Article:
RedMart fined S$72,000 for data breach resulting in online sale of customer data
The names, email addresses and other personal data of around 898,791 individuals were stolen from a database in September 2020 and later put up for sale online.
SINGAPORE: Grocery delivery service RedMart has been fined S$72,000 by Singapore’s privacy watchdog for failing to put in place reasonable security measures to protect personal data in its possession.
In October 2020, the personal information of RedMart user accounts was found to be put up for sale on an online forum. This information, stolen from a customer database, included names, encrypted passwords, phone numbers and partial credit card numbers.
Confirming the data breach that month, e-commerce platform Lazada, which owns RedMart, said the information stolen was from a RedMart-only database that had not been updated since March 2019 and was not linked to any Lazada database.
The Singapore’s Personal Data Protection Commission (PDPC) said on Monday (Dec 19) that it was first notified of the incident on Oct 29, 2020, and subsequently began investigations.
In a written decision that laid out the facts of the case, its investigations and considerations, it noted that RedMart set out to integrate its platforms with Lazada after being acquired in 2016. Given the substantial time and resources required, this integration - involving a re-design and migration of relevant databases and applications to a cloud infrastructure belonging to Alibaba Group, which owns Lazada - was done in stages.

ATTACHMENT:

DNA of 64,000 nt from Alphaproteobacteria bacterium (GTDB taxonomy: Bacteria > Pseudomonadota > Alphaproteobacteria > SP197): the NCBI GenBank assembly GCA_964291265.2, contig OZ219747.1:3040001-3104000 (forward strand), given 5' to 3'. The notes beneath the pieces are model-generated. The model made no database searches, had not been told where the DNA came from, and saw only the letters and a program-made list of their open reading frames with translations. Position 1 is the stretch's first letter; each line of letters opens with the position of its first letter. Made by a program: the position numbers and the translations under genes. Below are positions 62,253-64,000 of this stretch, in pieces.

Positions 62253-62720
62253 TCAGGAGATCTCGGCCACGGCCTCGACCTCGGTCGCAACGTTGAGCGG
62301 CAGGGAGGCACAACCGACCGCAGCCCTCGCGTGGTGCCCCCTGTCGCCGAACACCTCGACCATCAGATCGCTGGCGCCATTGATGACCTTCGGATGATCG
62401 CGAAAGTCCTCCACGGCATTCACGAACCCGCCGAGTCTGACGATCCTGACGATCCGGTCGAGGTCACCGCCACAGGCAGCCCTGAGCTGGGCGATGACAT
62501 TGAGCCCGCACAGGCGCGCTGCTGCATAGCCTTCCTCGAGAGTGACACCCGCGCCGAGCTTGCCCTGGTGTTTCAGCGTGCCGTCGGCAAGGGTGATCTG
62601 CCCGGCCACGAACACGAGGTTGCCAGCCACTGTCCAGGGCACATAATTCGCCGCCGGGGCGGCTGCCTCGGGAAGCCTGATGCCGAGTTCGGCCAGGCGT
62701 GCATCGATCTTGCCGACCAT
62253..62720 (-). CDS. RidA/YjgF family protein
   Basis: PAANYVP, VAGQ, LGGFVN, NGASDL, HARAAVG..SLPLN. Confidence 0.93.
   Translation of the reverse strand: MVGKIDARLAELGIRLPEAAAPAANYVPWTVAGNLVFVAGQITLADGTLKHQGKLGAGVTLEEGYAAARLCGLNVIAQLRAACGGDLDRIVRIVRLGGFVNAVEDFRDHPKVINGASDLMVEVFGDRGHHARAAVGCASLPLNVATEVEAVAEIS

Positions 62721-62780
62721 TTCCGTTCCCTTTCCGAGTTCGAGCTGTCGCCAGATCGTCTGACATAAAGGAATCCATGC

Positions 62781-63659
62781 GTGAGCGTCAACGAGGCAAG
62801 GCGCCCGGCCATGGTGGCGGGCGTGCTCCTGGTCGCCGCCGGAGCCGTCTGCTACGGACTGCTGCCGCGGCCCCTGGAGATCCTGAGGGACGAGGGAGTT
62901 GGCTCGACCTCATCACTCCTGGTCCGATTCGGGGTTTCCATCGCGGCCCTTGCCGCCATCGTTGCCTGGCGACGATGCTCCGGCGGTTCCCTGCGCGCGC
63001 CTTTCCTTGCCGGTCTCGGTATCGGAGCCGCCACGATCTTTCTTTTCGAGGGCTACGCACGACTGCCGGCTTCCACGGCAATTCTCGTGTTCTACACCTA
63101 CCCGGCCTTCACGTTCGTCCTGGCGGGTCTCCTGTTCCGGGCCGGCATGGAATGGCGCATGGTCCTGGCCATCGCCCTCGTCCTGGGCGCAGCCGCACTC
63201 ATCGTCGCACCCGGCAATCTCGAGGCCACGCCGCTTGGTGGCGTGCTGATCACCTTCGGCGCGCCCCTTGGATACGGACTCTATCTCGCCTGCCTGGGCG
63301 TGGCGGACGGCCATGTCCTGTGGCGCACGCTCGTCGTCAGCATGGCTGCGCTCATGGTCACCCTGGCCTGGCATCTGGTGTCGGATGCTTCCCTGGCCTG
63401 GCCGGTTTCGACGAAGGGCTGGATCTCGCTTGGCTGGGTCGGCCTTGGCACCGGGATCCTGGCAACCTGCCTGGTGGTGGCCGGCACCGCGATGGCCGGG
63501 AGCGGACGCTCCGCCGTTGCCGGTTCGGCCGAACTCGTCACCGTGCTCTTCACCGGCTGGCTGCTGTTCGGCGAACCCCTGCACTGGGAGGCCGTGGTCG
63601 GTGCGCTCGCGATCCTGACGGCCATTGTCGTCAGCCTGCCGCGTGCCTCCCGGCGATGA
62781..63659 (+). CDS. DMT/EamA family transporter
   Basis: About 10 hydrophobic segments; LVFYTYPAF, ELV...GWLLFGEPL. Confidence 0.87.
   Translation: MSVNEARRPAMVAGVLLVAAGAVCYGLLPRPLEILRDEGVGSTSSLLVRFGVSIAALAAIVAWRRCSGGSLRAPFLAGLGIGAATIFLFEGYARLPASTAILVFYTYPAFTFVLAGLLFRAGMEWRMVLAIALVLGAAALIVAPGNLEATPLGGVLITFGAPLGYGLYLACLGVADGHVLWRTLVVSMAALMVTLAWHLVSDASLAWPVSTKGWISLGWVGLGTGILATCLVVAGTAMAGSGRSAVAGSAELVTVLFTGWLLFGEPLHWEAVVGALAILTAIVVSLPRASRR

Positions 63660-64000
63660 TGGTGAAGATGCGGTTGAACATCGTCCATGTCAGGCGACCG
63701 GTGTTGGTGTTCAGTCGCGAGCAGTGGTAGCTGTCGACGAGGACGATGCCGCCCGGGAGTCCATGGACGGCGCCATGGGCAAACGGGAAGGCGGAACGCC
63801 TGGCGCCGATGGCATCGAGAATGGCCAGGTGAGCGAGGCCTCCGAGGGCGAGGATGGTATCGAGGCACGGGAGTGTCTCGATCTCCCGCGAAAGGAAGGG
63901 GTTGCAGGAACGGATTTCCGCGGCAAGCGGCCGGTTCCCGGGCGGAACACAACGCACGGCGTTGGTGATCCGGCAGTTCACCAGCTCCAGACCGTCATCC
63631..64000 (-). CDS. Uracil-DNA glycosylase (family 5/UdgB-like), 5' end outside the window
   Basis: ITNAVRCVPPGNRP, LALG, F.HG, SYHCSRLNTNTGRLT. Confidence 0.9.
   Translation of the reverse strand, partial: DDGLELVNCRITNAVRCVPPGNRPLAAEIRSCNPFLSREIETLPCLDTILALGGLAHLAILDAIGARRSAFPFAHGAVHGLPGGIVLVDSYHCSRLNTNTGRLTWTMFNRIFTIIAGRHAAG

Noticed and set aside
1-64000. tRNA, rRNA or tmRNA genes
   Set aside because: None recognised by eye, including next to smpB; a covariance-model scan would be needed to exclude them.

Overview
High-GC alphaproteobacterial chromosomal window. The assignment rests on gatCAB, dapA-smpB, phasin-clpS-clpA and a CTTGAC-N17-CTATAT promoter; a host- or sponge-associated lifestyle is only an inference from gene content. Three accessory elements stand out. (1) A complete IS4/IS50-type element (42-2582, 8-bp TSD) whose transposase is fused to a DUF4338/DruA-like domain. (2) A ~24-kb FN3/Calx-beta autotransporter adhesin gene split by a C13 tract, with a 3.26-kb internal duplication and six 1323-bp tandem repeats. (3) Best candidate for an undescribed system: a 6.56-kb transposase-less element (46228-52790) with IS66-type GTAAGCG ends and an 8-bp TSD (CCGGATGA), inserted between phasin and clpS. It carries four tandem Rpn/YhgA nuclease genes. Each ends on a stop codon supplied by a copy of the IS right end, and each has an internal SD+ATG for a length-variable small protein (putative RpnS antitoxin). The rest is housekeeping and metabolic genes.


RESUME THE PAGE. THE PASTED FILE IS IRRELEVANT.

While RedMart's customer-facing website and mobile application were migrated and ceased operations by March 2019, the migration of Redmart’s back-end system was not completed and remained on a cloud storage provided by Amazon Web Services (AWS).
This was linked to the database containing customers' and sellers' personal information. The database was not encrypted nor did it have any password authentication requirement for access, PDPC said.
The watchdog's investigations showed that an unidentified threat actor exfiltrated the database in September 2020 after gaining unauthorised access to RedMart's cloud on AWS via a compromised staff account.
Subsequently, the database – containing the names, email addresses and other personal data of around 898,791 individuals – was found on an online forum being offered for sale.
While the affected database was placed behind “various levels of security controls” such as the use of several access keys, PDPC noted that the complexity in the organisation’s network architecture “does not paper over the cracks in its security arrangements”.
“At every level of defence, the organisation’s systems presented clear vulnerabilities that should have been addressed,” it wrote in its judgement.
These included how the company failed to implement reasonable access control on its employees’ user accounts and access keys that enabled highly-privileged access to parts of its systems, as well as put in place separate authentication requirements for the affected database.